It’s an Odd World After All

It’s amazing how far you can go writing a video game without actually answering really important questions like “how does the game terrain actually work?”  In a perfect world, if everything worked as you imagined it would the first time, making video games (on our time scale at least) involves spending a few months building the idea of the game in your head, then spending a year or so whittling each piece out of little wooden blocks and pressing them gently into the computer. This has the added advantage of explaining why our computers are filled with little wooden blocks.

Let’s put a happy little fence right here in this happy little glade. Isn’t that nice?

We’re writing the biome code now (well, another iteration of it) which determines what natural objects exist in what areas, be they desert, tundra, jungle, forest, or maybe something weird like an Healthfully Irradiated crater or a la(r)va field, who knows.

There’s a bit of a process to defining how these things exist, what they get to talk to, and how complicated we want to make them: We hammer out a 3 page document on our internal wiki, argue over it (possibly in THE PIT), make Perfectly Necessary Amputations in some places, and more complexity in others, then start actually writing code.  Invariably we’ll forget something or make a Horrible Mistake that causes the world to be impaled with giant spikes of rock that are infinitely tall (it happens) and have to rewrite, but that’s the Creative Process.

Every game tile is currently given a temperature & humidity value, a wateriness descriptor (aquatic, wetland, or land), and an integer value for soil quality. We started with a simple 3×3 matrix of temperature and humidity numbers to map biomes on, but it turned we really wanted swamps because they’re 1. creepy and 2. you need somewhere quiet to throw that body or that artifact which Was Never Meant To Be Found. Similarly, we’d like rich, rolling prairies to cleanse of wild aurochs herds and fill with factories and pipes, and because there was no distinction in our system between the temperature/humidity values of forests and grassland areas, we realized there was a need for some measure of soil quality.  In broad terms for our system, fertile soil produces trees and barren soil produces grasses – or nothing at all.

This notion of soil quality may also give an interesting mechanical and ethical/narrative consideration to the act of (profitable, profitable) deforestation.

Don’t eat the apples in the Garden of Potemkin. (And yes, there’s another little fence. I like the fence. Deal with it.)

With this fertility numeric, we can do all sorts of neat things: We can make clear-cutting a forest cause the area over time to yield no trees at all; We can give incentive for crop rotations (if we want to be bothered with that), or we can give you a temporary bonus for, say, slashing/burning jungles by temporarily boosting the soil fertility drastically.  Sure, all the animals would die, the area would become a barren wasteland after just a few crops as the topsoil was washed away, and you’d be left with useless land and starving peasants, but that’s okay because you’ve put enough away cash from skimming off the opium plantations to retire your bureaucrat to that manor in the Home Counties, right?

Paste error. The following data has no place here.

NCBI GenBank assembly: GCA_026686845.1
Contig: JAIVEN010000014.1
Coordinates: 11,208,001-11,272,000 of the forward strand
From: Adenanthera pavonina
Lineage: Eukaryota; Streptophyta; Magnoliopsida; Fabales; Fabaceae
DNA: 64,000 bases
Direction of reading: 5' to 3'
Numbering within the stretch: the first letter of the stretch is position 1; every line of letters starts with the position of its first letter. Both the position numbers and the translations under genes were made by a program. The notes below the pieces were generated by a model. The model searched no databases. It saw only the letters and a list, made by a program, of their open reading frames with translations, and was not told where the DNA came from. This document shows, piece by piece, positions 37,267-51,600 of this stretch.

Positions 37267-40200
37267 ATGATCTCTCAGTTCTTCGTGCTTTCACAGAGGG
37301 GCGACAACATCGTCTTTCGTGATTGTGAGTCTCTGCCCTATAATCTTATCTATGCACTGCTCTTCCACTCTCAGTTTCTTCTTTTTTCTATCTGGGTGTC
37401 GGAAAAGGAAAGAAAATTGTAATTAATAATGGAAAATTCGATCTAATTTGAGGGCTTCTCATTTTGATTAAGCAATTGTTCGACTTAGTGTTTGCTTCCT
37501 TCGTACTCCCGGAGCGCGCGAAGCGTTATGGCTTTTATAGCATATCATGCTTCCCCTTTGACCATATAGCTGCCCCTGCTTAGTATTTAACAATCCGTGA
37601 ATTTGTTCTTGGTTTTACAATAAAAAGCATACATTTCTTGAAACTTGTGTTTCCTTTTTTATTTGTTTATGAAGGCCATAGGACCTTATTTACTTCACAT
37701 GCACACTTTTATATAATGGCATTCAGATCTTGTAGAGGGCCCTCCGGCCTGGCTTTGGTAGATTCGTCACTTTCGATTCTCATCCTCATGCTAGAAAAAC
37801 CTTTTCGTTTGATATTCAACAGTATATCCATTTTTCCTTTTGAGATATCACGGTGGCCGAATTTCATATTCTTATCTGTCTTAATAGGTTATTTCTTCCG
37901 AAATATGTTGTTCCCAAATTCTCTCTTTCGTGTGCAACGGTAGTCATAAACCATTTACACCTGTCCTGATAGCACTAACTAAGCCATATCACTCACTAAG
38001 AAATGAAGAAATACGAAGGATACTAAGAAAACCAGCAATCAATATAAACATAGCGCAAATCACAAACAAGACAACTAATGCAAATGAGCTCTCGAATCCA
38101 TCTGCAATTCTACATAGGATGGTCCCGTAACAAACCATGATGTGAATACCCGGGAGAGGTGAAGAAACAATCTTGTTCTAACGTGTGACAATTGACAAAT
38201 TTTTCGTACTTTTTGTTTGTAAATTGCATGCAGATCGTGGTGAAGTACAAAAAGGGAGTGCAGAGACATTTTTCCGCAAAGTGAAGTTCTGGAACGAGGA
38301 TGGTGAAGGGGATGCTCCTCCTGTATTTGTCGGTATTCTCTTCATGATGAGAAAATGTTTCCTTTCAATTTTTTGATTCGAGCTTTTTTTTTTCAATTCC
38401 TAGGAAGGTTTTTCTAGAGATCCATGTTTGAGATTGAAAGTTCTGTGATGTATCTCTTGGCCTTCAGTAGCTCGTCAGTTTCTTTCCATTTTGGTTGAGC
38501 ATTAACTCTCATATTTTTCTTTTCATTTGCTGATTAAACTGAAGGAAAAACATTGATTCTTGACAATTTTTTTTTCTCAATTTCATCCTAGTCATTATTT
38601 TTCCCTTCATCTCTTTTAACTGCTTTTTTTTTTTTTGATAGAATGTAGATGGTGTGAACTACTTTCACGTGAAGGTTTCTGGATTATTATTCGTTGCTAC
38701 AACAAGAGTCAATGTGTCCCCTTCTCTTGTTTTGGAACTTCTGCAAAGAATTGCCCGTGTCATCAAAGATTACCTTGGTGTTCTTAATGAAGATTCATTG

It will of course need to be clear to players what the impact of these choices will be, and you should still be able to just render your terrain a hellish landscape of coal factories (which make coal out of other types of coal) and machinery, each attended by noble clusterings of pipe, but making the hard choices that balance quality of life – and the landscape – with short-term needs (Dagon isn’t going to drive himself back into the swirling blackness of the ocean depths) should make the world feel like more than just a grid to build stuff on.

Posted in Clockwork Empires | Tagged , , , , , , , , , , ,
23 Comments

23 Responses to “It’s an Odd World After All”

  1. Fade Manley says:

    The idea of needing to do crop rotation to keep up soil quality has driven me to screaming madness ever since Rune Factory 3 (which included a special magnifying glass for inspecting the soil!), but I love the idea of building in the slash-and-burn incentive. Having actual mechanical reasons to do horrible destructive things is fun, and interestingly morally squirmy. Especially if there are successful (if less so) ways to advance without deforesting the entire continent.

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    • AdminDavid Baumgart says:

      I’ll say, if we did implement crop rotation the player would absolutely not have to designate each rotation by hand — it’d be more like you tick a ‘rotate crops’ box. Or, even, you’d have to untick it if you badly wanted to run some monoculture cash crop.

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  2. Lekon says: